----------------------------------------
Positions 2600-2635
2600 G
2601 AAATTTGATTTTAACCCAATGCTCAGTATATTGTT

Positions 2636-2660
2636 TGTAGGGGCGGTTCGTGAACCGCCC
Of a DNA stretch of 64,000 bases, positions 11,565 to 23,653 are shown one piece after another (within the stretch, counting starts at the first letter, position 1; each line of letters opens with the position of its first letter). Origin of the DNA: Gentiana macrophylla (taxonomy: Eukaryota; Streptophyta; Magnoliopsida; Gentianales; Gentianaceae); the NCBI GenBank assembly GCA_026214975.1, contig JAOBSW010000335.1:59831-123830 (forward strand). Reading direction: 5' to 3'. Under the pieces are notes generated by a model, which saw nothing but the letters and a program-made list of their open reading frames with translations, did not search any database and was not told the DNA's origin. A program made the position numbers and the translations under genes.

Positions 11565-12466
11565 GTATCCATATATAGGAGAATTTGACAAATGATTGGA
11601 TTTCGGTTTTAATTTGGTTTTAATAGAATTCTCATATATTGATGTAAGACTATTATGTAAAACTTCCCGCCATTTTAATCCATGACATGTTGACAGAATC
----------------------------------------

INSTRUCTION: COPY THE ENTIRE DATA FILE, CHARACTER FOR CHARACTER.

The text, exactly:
Positions 2600-2635
2600 G
2601 AAATTTGATTTTAACCCAATGCTCAGTATATTGTT

Positions 2636-2660
2636 TGTAGGGGCGGTTCGTGAACCGCCC
Of a DNA stretch of 64,000 bases, positions 11,565 to 23,653 are shown one piece after another (within the stretch, counting starts at the first letter, position 1; each line of letters opens with the position of its first letter). Origin of the DNA: Gentiana macrophylla (taxonomy: Eukaryota; Streptophyta; Magnoliopsida; Gentianales; Gentianaceae); the NCBI GenBank assembly GCA_026214975.1, contig JAOBSW010000335.1:59831-123830 (forward strand). Reading direction: 5' to 3'. Under the pieces are notes generated by a model, which saw nothing but the letters and a program-made list of their open reading frames with translations, did not search any database and was not told the DNA's origin. A program made the position numbers and the translations under genes.

Positions 11565-12466
11565 GTATCCATATATAGGAGAATTTGACAAATGATTGGA
11601 TTTCGGTTTTAATTTGGTTTTAATAGAATTCTCATATATTGATGTAAGACTATTATGTAAAACTTCCCGCCATTTTAATCCATGACATGTTGACAGAATC